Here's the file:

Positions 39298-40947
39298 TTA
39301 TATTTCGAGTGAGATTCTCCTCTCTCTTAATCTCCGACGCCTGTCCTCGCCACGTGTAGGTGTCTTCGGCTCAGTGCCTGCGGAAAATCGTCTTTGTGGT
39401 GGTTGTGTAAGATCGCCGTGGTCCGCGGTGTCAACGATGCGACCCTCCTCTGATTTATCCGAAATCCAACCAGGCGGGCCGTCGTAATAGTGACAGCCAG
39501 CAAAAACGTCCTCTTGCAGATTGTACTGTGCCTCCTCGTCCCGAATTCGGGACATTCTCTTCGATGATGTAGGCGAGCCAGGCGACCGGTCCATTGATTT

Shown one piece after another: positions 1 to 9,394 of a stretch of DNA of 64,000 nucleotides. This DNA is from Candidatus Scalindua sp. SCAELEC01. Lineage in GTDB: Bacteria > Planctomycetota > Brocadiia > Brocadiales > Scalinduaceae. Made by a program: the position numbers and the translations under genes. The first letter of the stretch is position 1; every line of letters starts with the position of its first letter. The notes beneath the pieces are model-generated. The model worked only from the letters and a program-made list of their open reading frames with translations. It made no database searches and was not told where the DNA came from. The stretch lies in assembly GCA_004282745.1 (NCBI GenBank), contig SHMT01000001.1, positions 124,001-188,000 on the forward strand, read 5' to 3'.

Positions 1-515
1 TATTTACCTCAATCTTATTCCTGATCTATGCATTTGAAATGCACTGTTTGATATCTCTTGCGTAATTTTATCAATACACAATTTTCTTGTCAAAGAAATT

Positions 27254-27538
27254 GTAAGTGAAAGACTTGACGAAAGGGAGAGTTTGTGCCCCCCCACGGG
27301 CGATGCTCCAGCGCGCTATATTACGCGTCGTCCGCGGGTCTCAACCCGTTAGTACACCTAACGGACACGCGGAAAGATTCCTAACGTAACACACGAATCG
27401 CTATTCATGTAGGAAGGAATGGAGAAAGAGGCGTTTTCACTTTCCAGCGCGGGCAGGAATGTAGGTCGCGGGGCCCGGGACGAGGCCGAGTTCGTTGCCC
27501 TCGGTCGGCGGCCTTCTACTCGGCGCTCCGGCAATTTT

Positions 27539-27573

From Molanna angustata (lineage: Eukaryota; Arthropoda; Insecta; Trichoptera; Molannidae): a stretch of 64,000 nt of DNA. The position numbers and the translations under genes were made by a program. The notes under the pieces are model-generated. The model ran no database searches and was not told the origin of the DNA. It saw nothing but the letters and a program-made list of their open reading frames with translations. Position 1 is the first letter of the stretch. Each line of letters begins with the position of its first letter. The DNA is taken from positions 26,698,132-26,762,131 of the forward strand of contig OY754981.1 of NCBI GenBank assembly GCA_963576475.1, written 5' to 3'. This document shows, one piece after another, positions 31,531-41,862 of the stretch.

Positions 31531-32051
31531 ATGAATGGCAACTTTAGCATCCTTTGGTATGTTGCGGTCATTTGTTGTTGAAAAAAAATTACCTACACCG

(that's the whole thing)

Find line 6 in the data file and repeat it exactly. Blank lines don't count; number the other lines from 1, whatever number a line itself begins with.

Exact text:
Shown one piece after another: positions 1 to 9,394 of a stretch of DNA of 64,000 nucleotides. This DNA is from Candidatus Scalindua sp. SCAELEC01. Lineage in GTDB: Bacteria > Planctomycetota > Brocadiia > Brocadiales > Scalinduaceae. Made by a program: the position numbers and the translations under genes. The first letter of the stretch is position 1; every line of letters starts with the position of its first letter. The notes beneath the pieces are model-generated. The model worked only from the letters and a program-made list of their open reading frames with translations. It made no database searches and was not told where the DNA came from. The stretch lies in assembly GCA_004282745.1 (NCBI GenBank), contig SHMT01000001.1, positions 124,001-188,000 on the forward strand, read 5' to 3'.